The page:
“The tutors were so excited,” Mrs. LaPlant said. “When you can see real, measurable growth in testing scores, you say, `Wow.’ ”

Ms. Davenport, a former biology and environmental science teacher, said the work is rewarding because it has an impact on a child’s emotional well-being, as well as his or her academic performance.

“A big part of the training is recognizing the emotional component,” she said. “Our lessons are built around success. I like the fact that I can see the progress the kids make.”

The children seem equally appreciative.

Nick Cocaine missed one session in two years. “He was sick and he wanted to go,” Mrs. Cocaine recalled. “I told him, `You can’t infect everyone else.’ ”

Christopher Houston, a Northboro fifth-grader who is in his second year of tutoring, acted ho-hum when asked about the sessions. But his mother said his real feelings are different.

“The other day I was making an appointment with the orthodontist and Chris said, `No, I can’t go. I have to go to Worcester,’ ” Mrs. Houston said.

The kinds of sessions the center provides are not widely available. There are some pricey private schools dedicated to dyslexic children, but public schools are hampered by a lack of funding and resources. The Worcester schools use an approach known as the Wilson system, which is based on Orton-Gillingham but has been adapted to the classroom situation.

“We’re getting wonderful feedback from the public schools,” Mrs. LaPlant said. “Reading specialists and special education teachers are now urging parents to call the center. It’s been a process of getting to know us.”

None of this comes cheap, of course. It costs $5,000 to tutor a child for an academic year. The center’s annual budget of $125,000 must cover expenses for a calendar year, which includes a summer term.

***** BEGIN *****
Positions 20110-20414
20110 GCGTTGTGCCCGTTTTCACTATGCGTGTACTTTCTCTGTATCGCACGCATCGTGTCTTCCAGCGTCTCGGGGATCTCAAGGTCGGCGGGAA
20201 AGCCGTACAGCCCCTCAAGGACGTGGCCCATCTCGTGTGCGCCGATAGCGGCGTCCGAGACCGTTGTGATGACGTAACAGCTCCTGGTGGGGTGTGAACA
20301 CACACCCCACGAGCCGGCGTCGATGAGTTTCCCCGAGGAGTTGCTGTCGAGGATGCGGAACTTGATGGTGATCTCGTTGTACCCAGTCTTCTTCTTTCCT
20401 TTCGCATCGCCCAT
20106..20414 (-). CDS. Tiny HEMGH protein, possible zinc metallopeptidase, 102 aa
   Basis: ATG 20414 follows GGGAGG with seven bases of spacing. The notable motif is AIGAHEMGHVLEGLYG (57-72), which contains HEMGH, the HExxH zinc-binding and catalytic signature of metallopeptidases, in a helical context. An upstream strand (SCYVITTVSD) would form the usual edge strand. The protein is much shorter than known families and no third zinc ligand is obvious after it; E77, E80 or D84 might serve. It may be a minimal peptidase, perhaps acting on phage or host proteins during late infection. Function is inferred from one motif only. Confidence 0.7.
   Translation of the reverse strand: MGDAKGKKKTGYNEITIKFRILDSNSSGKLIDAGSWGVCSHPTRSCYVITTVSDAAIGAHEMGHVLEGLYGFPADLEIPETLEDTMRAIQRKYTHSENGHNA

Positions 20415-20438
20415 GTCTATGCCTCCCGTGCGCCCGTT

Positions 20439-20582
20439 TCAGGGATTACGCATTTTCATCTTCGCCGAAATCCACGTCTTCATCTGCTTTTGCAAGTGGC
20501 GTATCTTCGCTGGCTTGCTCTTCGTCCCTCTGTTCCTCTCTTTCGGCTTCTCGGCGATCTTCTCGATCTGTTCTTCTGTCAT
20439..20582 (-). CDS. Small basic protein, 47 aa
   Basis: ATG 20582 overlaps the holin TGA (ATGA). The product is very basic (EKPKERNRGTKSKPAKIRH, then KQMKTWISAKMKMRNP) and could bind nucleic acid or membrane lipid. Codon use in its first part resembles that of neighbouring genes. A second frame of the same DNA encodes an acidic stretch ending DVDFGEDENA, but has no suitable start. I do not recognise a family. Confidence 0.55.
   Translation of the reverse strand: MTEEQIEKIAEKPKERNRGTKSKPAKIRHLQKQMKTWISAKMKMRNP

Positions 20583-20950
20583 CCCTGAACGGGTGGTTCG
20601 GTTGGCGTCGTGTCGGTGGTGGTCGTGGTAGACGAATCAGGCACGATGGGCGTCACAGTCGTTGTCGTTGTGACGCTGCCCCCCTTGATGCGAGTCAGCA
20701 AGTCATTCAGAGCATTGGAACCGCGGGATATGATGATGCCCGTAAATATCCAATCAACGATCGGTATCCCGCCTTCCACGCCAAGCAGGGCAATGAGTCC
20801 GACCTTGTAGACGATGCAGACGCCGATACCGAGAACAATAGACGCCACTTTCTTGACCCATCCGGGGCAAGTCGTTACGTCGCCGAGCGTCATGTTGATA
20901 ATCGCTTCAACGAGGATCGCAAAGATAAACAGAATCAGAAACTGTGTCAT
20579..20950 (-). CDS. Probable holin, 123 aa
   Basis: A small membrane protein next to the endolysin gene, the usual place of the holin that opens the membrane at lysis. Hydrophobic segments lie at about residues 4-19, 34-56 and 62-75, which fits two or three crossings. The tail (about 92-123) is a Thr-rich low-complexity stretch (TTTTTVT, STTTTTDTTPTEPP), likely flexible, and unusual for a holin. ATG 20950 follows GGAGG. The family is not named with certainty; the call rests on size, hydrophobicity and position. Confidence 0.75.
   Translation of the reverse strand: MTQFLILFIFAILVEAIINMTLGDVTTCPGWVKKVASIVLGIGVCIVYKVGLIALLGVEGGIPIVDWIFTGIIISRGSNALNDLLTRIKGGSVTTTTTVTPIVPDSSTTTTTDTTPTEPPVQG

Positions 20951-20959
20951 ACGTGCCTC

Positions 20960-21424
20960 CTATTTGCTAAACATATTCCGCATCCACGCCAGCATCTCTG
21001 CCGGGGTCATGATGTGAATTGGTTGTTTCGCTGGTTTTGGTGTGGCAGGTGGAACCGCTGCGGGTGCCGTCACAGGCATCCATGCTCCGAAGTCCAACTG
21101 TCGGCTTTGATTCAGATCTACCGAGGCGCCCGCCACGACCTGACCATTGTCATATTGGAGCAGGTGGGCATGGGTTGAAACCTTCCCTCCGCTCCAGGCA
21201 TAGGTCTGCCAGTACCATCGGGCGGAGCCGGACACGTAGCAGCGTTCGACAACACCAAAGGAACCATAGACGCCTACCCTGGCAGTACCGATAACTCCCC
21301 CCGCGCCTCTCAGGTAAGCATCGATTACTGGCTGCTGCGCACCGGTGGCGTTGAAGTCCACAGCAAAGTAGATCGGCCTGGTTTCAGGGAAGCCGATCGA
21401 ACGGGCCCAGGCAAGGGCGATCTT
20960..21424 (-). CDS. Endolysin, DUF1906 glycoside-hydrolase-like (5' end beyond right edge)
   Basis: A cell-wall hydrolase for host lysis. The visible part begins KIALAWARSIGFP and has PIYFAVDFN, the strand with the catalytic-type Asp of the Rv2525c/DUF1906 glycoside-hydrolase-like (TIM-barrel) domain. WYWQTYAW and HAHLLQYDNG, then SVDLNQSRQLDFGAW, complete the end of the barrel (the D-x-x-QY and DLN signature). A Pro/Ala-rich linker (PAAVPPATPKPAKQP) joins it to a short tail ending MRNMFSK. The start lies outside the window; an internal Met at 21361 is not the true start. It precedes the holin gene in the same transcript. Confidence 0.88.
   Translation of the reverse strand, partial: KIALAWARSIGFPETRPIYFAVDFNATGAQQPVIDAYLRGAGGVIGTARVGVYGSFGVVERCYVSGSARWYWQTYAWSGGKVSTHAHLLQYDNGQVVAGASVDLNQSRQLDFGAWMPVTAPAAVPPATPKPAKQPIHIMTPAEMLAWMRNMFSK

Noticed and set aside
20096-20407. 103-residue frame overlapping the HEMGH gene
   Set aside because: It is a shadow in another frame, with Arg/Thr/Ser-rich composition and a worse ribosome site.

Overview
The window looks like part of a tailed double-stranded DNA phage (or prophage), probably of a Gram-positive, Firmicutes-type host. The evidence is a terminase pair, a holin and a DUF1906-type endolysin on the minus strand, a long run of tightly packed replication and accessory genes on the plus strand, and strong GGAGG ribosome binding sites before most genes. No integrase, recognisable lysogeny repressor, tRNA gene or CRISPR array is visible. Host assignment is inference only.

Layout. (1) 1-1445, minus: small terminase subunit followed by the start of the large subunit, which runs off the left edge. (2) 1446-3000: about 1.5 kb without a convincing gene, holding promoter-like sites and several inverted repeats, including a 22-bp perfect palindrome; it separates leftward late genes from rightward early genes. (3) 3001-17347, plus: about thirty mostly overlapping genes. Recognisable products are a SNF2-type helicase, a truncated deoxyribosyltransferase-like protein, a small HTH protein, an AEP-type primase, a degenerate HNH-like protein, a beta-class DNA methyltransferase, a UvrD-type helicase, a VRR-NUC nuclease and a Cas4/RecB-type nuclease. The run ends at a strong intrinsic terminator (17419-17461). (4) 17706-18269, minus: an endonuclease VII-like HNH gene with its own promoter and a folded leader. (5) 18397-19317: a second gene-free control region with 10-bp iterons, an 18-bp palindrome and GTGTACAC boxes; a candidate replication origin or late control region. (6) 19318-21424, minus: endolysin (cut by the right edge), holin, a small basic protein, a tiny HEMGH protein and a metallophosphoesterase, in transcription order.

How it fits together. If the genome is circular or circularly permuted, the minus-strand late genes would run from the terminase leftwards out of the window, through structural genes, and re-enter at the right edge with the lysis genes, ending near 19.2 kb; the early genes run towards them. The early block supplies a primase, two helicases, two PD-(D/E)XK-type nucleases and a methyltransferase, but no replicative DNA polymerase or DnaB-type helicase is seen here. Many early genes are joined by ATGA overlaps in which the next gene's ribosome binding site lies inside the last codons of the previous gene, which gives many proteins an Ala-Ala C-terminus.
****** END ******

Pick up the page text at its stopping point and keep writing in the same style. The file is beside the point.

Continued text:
The Massachusetts Grand Lodge of Masons has agreed to pay those operating costs for several years — a period in which the center must raise $2.5 million to ensure its future.$1 MILLION DRIVE

Worcester-area Masons have pledged to raise $1 million, and the center’s board of governors is working to obtain the other 60 percent from Central Massachusetts foundations and the general public. The effort will extend over the next three to five years.

“Daily, we get checks for $15 or $20,” Mrs. LaPlant said. “People want to do what they can.”

Meanwhile, Mrs. LaPlant, Ms. Davenport and other certified tutors are training more tutors. A trainee must complete 45 hours of seminars and a 100-hour practicum to gain certification. As is the case with the tutoring, the training is free.

“Without sounding phony or dramatic, what we’re doing is important,” Mrs. LaPlant said. “When you have parents come and say, `You’ve changed our life; after school is not spent fighting and in tears over homework.’ I feel really lucky to be able to do this.”